3. Codominant Inheritance and Multiple Alleles

A) There are some traits that demonstrate more than two dominant alleles.

B) Blood type is a common multiple allele pattern of inheritance.


C) Because two alleles are “dominant” neither has the ability to mask the other; instead they are codominant and mixture of the two alleles shows up in the phenotype of the offspring.

D) Ex: A + B = AB (Red flower + White flower = Red flower with white spots)


4. Sex-linked Inheritance

A) All of the other patterns of inheritance mentioned above are demonstrations of genes carried on autosomal chromosomes and an individual has equal chances of getting the gene whether that person is male or female.


B) Sex-linked inheritance however, demonstrates traits that are carried on the sex chromosomes and an individual’s chance of getting the trait varies with the sex of the individual.

C) Most sex-linked traits are carried on the X chromosome while very few are carried on the Y chromosome.


D) X-linked traits affect both males and females because both sexes will receive at least one X in their genotype (XX=females; XY=males).

1) Ex: hemophilia and red-green colorblindness

E) Y-linked traits only affect males because females do not receive a Y chromosome.

1) Ex: hair on the ear lobes


5. Polygenic Inheritance

A) Polygenic inheritance is the result from several different genes at different locations within the genetic makeup work together to produce a particular phenotype.

B) Skin color is based on three separate gene pairs.


C) Different combinations produce variations in skin color from dark skin to light skin.

6. However, environment can affect the expression of genes.

A) Maternal drug use can alter normal gene expression during embryonic development.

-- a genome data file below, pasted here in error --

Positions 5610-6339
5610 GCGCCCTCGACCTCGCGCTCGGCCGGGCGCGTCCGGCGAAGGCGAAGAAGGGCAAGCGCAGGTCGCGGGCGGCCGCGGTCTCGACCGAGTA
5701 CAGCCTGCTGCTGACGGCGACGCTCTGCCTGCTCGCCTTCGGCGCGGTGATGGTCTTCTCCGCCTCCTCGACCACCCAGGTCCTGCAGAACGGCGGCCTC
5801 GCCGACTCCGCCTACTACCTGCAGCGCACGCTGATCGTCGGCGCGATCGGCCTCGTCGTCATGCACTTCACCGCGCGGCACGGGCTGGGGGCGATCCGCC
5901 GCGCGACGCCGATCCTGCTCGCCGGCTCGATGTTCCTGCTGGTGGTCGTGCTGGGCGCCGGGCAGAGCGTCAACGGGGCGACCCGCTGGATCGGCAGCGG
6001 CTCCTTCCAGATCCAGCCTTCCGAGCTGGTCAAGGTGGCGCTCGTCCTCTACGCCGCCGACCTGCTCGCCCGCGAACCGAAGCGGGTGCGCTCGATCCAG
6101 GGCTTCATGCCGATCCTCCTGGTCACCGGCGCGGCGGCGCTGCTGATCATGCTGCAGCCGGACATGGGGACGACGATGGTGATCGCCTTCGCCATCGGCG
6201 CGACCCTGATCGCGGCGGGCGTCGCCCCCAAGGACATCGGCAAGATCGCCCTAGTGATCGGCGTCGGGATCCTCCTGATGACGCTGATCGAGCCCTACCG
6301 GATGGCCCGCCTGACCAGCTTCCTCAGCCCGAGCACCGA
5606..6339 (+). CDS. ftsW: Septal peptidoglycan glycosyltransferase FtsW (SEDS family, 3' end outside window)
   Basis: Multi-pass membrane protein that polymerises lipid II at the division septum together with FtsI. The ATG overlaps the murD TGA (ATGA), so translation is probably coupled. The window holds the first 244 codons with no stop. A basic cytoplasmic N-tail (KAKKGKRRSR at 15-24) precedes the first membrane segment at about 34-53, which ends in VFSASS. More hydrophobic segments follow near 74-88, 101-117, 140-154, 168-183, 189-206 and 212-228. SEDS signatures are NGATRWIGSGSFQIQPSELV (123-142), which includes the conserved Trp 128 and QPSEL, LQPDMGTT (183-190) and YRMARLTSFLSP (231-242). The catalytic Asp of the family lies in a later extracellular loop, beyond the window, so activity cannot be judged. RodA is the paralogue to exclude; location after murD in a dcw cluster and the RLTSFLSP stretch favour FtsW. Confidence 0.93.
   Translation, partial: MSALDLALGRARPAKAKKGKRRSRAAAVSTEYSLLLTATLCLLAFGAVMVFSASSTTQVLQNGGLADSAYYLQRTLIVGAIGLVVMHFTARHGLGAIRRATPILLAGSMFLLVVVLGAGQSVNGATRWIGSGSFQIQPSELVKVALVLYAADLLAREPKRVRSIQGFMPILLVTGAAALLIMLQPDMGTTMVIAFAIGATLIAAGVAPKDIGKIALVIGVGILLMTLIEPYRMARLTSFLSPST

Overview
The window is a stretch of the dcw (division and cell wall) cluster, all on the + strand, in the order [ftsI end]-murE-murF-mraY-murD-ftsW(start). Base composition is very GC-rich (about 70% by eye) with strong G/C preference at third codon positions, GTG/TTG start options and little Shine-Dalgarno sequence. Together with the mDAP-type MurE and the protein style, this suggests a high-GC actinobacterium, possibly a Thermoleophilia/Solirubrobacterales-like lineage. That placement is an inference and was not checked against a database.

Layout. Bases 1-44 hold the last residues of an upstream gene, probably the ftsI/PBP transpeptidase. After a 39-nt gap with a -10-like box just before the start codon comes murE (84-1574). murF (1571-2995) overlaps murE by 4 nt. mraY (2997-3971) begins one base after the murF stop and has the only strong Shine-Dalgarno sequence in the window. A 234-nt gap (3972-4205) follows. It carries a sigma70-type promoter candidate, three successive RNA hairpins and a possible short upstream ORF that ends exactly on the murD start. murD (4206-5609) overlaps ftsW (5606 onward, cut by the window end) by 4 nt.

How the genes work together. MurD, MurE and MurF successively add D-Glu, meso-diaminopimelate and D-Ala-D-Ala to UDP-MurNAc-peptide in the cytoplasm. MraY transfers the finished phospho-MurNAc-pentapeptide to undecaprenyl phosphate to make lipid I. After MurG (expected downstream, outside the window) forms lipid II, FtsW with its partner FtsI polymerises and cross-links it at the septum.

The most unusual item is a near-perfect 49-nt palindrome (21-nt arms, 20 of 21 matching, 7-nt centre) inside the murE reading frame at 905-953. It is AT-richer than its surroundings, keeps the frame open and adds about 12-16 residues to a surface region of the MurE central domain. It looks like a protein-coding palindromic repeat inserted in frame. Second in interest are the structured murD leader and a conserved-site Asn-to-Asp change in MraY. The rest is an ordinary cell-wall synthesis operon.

B) Nutrition and diet

C) Hormonal deficits and excesses


C. Sources of Genetic Variation

1. Mendel’s Law of Segregation

A) Each organism contains two factors (alleles) for each trait and these randomly align along the metaphase plate.

B) The factors then segregate during the formation of gametes so that each gamete contains only one factor for each trait.


C) This reshuffling of the factors helps explain how variations come about and why offspring differ from their parents.

2. Law of Independent Assortment

A) Members of one pair of factors separate independently of members of another pair of factors.

B) Therefore, all possible combinations of factors can occur in the gametes.


3. Crossing over of homologous genes

A) During Meiosis I (prophase I), two of the four chromatids (one maternal & the other paternal) may cross over at one or more points and exchange corresponding gene segments.

B) The recombinant chromosomes contain new gene combinations, adding to the variability arising from independent assortment.


4. Random Fertilization

A) The third source of genetic variation is random fertilization of eggs by sperm.

B) When just considering independent assortment and random fertilization, any resulting offspring represents one out of the close to 72 trillion zygotes possible.